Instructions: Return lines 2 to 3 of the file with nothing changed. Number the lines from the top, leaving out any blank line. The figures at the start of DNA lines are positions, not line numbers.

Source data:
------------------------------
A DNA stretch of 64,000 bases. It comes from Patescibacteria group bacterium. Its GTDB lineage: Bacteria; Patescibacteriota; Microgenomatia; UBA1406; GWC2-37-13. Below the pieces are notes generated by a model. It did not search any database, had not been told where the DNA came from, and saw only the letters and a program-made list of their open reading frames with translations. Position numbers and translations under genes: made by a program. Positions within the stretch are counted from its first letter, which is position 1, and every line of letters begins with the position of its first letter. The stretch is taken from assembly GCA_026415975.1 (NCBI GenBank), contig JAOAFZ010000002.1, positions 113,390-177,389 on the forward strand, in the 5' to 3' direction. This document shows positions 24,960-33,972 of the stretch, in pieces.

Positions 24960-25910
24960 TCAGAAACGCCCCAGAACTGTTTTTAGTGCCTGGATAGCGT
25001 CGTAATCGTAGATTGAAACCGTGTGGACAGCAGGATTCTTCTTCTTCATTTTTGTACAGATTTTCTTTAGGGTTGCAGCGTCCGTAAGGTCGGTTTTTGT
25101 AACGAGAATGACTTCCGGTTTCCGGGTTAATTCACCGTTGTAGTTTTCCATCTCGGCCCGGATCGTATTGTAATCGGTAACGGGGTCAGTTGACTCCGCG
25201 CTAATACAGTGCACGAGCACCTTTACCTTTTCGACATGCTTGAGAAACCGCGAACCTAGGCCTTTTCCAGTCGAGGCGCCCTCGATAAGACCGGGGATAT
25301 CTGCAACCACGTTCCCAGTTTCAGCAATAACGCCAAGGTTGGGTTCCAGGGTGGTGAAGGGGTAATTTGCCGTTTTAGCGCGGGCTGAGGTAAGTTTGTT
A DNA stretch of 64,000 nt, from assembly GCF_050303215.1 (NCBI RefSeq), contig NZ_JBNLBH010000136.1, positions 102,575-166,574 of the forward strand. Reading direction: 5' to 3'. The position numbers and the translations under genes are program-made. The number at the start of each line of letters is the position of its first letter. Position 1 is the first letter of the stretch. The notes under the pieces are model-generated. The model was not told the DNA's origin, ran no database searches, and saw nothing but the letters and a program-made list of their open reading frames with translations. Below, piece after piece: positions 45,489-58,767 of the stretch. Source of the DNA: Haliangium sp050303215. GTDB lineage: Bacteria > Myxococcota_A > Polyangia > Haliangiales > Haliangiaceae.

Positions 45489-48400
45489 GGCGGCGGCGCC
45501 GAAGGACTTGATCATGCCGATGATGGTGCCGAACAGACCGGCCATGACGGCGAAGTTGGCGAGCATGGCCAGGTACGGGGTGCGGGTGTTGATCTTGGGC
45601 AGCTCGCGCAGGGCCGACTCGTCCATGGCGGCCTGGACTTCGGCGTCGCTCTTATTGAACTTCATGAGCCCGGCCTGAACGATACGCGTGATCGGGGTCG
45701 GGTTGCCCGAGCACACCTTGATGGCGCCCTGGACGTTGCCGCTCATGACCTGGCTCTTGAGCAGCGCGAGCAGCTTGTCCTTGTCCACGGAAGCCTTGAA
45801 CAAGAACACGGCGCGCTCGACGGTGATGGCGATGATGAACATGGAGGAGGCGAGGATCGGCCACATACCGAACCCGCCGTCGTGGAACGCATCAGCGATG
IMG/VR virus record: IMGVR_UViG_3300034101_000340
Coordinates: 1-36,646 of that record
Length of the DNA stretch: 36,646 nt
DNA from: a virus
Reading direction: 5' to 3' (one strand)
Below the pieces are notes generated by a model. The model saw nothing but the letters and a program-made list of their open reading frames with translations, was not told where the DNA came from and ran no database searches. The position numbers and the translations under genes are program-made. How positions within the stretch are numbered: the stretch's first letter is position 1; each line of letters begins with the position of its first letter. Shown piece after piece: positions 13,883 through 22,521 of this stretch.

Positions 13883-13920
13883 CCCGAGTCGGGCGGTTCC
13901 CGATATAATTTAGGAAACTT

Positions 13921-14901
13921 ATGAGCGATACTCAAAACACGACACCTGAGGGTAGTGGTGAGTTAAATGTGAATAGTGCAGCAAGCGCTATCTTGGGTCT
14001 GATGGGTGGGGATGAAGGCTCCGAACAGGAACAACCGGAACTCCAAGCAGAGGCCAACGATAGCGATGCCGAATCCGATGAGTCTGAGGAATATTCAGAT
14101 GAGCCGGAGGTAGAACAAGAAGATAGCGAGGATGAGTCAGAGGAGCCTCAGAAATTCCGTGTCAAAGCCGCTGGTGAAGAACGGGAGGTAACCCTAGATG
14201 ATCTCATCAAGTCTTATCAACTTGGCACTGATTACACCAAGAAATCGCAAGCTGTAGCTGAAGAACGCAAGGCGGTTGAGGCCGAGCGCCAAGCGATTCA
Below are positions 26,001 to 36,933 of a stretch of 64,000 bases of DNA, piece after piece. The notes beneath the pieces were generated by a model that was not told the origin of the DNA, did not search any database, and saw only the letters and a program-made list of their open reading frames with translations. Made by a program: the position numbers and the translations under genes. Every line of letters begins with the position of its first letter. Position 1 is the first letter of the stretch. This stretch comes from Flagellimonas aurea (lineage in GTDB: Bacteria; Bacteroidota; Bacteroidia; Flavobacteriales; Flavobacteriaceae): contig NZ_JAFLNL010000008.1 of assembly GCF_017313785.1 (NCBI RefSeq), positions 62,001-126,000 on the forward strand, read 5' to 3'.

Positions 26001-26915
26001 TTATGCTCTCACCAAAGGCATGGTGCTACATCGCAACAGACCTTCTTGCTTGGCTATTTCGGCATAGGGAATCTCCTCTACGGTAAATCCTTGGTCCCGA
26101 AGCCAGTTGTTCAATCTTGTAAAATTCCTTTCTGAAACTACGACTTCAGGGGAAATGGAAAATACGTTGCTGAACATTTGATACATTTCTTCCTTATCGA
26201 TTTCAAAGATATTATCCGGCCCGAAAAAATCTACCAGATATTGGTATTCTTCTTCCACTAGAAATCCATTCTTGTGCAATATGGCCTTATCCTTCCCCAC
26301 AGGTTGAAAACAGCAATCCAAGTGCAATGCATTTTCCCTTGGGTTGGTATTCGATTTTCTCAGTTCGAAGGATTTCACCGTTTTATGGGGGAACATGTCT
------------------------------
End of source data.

Positions 24960-25910
24960 TCAGAAACGCCCCAGAACTGTTTTTAGTGCCTGGATAGCGT